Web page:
News Article | May 9, 2017
Site: www.prweb.com

Marketing executive search firm MarketPro is proud to announce the selection of Alana Burns as the new Chief Marketing Officer of Southern New Hampshire University working with marketing and brand teams across the university. SNHU is a regionally accredited, nonprofit, private university based in Manchester, NH. With 3,000 students enrolled on campus and more than 80,000 students online, SNHU is one of the fastest growing universities in the country. SNHU continues to transform higher education by providing the best educational opportunity and experience for all students. “It was great to work with SNHU where their mission drives everything they do,” said Bob Van Rossum, President of MarketPro. “The University is at the center of redesigning higher education, allowing greater access at lower cost for a top degree. It comes as no surprise they have been growing; our job was to find them a top marketing leader who could take them to the next level. They wanted not only a top marketing leader, but their new executive had to have an authentic connection to the mission of improving the quality and availability of higher education. In both of those considerations, Alana was an exceptional choice.” “Our search process with MarketPro was great. The search team worked to understand not only our functional requirements but also to deliver candidates that aligned to our mission driven organization. Every candidate presented exceeded our expectations and added value to the overall process.” said Amelia Manning EVP, College of Online and Continuing Education. “That said, we are thrilled to welcome Alana to our team, she is the exact right person to take our marketing to new heights.” Burns is moving into the role from a position at the American Lung Association where she was SVP of Strategic Initiatives, Branding and Marketing. Her previous experience in nonprofit made her especially well-qualified for this nonprofit marketing executive search. “I am honored to join SNHU in this new role and help expand access to higher education,” said Burns. “SNHU is an innovative university focused on the success of students. I look forward to working with everyone in the SNHU community.” “We were able to bring the client multiple great candidate options from across the country to choose from,” said Van Rossum. “They were adamant in not wanting someone from a large, traditional university who was used to wading through bureaucracy and red tape. Our recruiters knocked it out of the park with this slate of talent.” About MarketPro MarketPro Inc. is a woman-owned CMO executive recruitment and marketing staffing firm founded in 1996. Headquartered in Atlanta, the nationwide recruitment agency matches high-performing marketers with clients who need their skills and experience to take their business to the next level. MarketPro has former marketers finding and vetting the talent, so only the best get through to our clients. Learn more at https://marketproinc.com/. About Southern New Hampshire University Southern New Hampshire University (SNHU) is a nonprofit, regionally accredited, private university with an 80-year history of educating traditional-age students and working adults. With more than 80,000 students and more than 200 undergraduate, graduate and certificate programs, available on campus and online, SNHU offers access to high-quality and affordable education. SNHU’s main campus is located in Manchester, NH with locations in Salem, NH, and Brunswick, Maine. Recognized as the “Most Innovative” regional university by U.S. News & World Report, SNHU continues to transform higher education by providing the best educational opportunity and experience for all students. Learn more at http://www.snhu.edu.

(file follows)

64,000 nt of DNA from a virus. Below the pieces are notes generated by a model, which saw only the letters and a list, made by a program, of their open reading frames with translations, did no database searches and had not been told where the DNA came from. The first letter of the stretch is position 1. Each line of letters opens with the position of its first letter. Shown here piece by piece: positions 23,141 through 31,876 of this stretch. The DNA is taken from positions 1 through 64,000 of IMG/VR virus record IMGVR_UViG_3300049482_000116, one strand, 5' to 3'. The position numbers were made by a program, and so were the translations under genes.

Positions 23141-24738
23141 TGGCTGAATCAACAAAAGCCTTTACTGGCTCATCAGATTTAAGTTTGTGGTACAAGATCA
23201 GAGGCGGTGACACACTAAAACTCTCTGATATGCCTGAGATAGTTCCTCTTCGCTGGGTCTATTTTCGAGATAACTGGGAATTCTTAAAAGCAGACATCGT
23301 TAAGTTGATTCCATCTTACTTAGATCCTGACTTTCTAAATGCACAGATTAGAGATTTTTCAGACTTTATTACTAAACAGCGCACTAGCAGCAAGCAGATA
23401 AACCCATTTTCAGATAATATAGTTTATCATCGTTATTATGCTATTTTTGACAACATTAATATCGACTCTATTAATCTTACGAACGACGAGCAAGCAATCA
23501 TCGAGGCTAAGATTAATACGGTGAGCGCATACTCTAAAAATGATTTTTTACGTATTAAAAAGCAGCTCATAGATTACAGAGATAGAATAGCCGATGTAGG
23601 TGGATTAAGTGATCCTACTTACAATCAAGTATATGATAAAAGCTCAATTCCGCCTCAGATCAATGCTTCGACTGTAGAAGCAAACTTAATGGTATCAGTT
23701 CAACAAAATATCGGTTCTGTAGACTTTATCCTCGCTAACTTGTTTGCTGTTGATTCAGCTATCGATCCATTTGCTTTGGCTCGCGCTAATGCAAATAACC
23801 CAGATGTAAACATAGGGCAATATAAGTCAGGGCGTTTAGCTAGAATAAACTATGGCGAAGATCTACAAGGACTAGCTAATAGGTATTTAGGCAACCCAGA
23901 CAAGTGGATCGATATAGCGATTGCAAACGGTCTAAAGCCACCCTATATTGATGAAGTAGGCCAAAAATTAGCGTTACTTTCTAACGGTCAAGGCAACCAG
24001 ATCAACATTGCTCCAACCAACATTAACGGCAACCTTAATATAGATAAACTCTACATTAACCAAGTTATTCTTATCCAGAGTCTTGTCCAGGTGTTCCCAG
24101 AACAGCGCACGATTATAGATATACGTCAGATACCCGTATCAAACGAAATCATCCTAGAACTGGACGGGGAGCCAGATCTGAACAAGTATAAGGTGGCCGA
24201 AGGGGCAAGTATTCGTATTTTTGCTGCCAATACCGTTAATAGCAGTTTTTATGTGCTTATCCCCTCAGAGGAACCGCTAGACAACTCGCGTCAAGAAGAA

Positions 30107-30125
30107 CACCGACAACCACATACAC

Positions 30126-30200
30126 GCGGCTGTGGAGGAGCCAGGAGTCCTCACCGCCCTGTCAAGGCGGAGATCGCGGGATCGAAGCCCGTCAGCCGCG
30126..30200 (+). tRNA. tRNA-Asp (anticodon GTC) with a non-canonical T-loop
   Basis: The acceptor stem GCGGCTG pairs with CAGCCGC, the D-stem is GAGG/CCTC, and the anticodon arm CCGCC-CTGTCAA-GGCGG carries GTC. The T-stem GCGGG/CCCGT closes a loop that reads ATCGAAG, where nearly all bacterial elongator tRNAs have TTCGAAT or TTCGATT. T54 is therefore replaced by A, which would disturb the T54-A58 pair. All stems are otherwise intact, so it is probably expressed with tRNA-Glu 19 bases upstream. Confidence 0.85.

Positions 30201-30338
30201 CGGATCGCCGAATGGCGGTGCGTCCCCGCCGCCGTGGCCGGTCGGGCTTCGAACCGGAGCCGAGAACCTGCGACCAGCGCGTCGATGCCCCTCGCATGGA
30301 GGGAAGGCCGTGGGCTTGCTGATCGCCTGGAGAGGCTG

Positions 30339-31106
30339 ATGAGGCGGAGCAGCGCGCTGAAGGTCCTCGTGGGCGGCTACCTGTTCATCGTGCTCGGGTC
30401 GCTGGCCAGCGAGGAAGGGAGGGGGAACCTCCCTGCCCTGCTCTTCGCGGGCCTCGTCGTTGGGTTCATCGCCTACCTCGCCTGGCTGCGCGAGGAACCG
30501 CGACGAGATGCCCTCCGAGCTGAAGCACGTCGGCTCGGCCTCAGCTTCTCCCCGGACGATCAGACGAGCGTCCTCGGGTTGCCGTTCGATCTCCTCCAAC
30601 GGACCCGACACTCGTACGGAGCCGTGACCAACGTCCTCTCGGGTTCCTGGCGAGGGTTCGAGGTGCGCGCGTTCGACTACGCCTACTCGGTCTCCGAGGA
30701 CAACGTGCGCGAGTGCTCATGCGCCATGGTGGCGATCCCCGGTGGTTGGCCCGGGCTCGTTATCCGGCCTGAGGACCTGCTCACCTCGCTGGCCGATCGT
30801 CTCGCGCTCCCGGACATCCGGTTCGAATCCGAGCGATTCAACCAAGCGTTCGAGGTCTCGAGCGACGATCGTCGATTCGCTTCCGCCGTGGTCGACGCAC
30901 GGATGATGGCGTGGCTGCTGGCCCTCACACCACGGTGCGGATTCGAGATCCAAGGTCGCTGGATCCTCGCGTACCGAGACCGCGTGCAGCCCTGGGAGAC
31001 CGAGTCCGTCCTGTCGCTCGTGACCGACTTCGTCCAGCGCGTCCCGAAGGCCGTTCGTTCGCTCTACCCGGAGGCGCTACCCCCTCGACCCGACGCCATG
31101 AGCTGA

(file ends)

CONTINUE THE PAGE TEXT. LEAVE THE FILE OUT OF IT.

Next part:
Siegel C.A.,Dartmouth Hitchcock Medical Center | Siegel C.A.,University of Southern New Hampshire
Gastroenterology | Year: 2017

Health care is changing rapidly, so we must change with the times to develop more efficient, practical, cost-effective, and, importantly, high-quality methods to care for patients. We teach medical students that optimal patient care requires face-to-face interaction to collect information on the patient's history and perform the physical examination. However, management of many patients—especially those with chronic diseases—does not always require physical examination. Telemedicine offers an opportunity to take advantage of technology while leveraging the progressive push toward efficiency and value but also requires the belief that excellent patient care is not always provided in person. Telemedicine can include a variety of aspects of patient care adapted to be performed remotely, such as telemonitoring, tele-education, teleconsultation, and telecare. All of these have been evaluated in gastroenterology practice and have demonstrated feasibility and patient preference but have produced mixed results regarding patient outcomes. By combining telemedicine tools and new care models, we can redesign chronic disease management to include fewer in-person visits when patients are well yet increase access for patients who need to be seen. This change could lead to higher-value care by improving the experience of care, decreasing costs, and improving the health of the population. Barriers include reimbursement, licensing, and fear of litigation. However, if we hope to meet the needs of patients within our changing health care system, telemedicine should be incorporated into our strategy. © 2017 AGA Institute